The Oxford Dictionary of Statistics, recent released in its second revised edition, is an admirably clear and concise guide to terminology used in statistics, probability and computing (over 2000 entries), plus entries on famous statisticians and major professional societies and journals. Entries include formulas and graphics as appropriate, and a symbol identifies those which have have web links on the book’s home page.
The entries in the Oxford Dictionary are admirably clear and jargon-free, and this volume will be particularly useful to students. I find the entries in general to assume less background knowledge than corresponding definitions in a similar book, The Cambridge Dictionary of Statistics. The length of individual entries ranges from one sentence to about a page and a half, and many entries include cross-references to related concepts so it is possible to build up basic knowledge of a topic beginning from any number of different entry points. An excerpt from the text is available at the OUP web site.
Seventeen appendices are included in the Oxford Dictionary. These include guides to statistical and mathematical notation, a table of Greek letters and what they stand for in math and statistics, probability or critical value tables for the most common statistics, a pseudo-random number table, a timeline of important events in statistics, a table of the winners of major statistical prizes, and a brief bibliography.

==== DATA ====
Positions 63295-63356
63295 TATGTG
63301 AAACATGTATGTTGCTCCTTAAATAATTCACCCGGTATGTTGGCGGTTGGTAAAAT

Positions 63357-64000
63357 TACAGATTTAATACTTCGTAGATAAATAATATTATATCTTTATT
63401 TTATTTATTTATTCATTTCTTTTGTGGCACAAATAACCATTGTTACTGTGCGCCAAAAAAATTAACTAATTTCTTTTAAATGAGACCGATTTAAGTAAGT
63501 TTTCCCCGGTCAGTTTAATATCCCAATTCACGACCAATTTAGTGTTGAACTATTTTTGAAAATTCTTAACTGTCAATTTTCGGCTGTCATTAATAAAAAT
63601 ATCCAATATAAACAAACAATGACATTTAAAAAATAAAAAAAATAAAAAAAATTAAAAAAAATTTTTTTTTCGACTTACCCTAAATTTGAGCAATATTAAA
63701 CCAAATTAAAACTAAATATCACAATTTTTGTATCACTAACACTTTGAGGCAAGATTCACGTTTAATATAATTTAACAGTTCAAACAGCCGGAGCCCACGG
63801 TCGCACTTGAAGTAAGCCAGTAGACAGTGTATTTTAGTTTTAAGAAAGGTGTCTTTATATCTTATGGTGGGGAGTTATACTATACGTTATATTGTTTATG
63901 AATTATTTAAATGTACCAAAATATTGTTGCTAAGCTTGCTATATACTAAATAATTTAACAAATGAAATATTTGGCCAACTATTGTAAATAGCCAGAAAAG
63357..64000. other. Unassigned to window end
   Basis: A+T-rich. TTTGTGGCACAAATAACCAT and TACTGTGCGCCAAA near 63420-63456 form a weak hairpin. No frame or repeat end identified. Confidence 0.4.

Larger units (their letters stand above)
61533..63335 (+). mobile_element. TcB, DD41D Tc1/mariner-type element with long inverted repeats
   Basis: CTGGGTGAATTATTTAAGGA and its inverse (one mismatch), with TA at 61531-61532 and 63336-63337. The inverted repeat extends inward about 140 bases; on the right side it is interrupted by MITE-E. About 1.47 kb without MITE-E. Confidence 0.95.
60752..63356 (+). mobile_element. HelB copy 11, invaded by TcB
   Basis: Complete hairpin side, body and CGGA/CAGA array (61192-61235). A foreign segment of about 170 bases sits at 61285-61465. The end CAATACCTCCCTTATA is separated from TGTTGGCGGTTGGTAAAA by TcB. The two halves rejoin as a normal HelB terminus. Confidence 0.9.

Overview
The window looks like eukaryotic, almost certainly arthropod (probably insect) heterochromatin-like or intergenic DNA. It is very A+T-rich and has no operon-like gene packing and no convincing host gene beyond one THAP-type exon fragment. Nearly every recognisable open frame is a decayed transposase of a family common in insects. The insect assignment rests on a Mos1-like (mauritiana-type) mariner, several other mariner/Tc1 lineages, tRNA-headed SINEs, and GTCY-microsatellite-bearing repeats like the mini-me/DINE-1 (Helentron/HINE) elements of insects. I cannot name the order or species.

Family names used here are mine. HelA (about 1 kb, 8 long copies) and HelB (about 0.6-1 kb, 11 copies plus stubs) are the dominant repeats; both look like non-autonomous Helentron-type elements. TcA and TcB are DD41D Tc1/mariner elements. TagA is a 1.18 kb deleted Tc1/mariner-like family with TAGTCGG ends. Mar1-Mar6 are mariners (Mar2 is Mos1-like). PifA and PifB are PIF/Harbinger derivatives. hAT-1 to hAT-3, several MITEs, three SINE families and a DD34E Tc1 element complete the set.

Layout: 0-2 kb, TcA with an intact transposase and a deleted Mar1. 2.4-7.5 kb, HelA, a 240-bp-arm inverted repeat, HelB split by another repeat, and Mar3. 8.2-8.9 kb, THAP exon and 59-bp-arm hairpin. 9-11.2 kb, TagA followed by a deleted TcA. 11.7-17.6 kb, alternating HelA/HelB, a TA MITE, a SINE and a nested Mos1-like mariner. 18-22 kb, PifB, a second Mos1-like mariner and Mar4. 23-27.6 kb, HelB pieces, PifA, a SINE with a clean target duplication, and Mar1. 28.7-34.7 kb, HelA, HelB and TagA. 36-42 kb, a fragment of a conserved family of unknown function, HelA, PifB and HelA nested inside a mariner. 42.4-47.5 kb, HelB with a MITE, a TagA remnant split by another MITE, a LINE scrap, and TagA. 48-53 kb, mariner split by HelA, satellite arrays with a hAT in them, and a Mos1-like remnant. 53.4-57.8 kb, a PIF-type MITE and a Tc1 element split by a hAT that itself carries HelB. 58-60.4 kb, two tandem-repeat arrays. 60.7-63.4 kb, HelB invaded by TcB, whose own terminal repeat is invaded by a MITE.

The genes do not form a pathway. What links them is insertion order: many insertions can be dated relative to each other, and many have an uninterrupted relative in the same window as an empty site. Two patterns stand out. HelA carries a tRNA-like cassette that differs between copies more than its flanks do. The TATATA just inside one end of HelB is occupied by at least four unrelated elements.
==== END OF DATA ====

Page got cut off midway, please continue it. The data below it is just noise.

Graham Upton is Professor of Applied Statistics in the Department of Mathematical Sciences at the University of Essex and has given lecture courses at the Universities of Dokkyo (Tokyo, Grenoble, Michigan, and ITAM (Mexico). He has authored or co-authored more than 100 publications, including Understanding Statistics (1996), Introducing Statistics (1998) and Statistics S1 and S2 (2004, 2005). Ian Cook was a Senior Lecturer at the University of Essex until taking early retirement in 1985. He was also Chief Examiner in A Level Mathematics for 30 years and is co-author with Graham Upton of Understanding Statistics, Introducing Statistics, and Statistics S1 and S2.
Sarah Boslaugh (email@example.com
) is a Performance Review Analyst for BJC HealthCare and an Adjunct Instructor in the Washington University School of Medicine, both in St. Louis, MO. Her books include An Intermediate Guide to SPSS Programming: Using Syntax for Data Management
(Sage, 2004), Secondary Data Sources for Public Health: A Practical Guide
(Cambridge, 2007), and Statistics in a Nutshell
(with Paul Watters; O'Reilly, 2008), and she served as Editor-in-Chief for The Encyclopedia of Epidemiology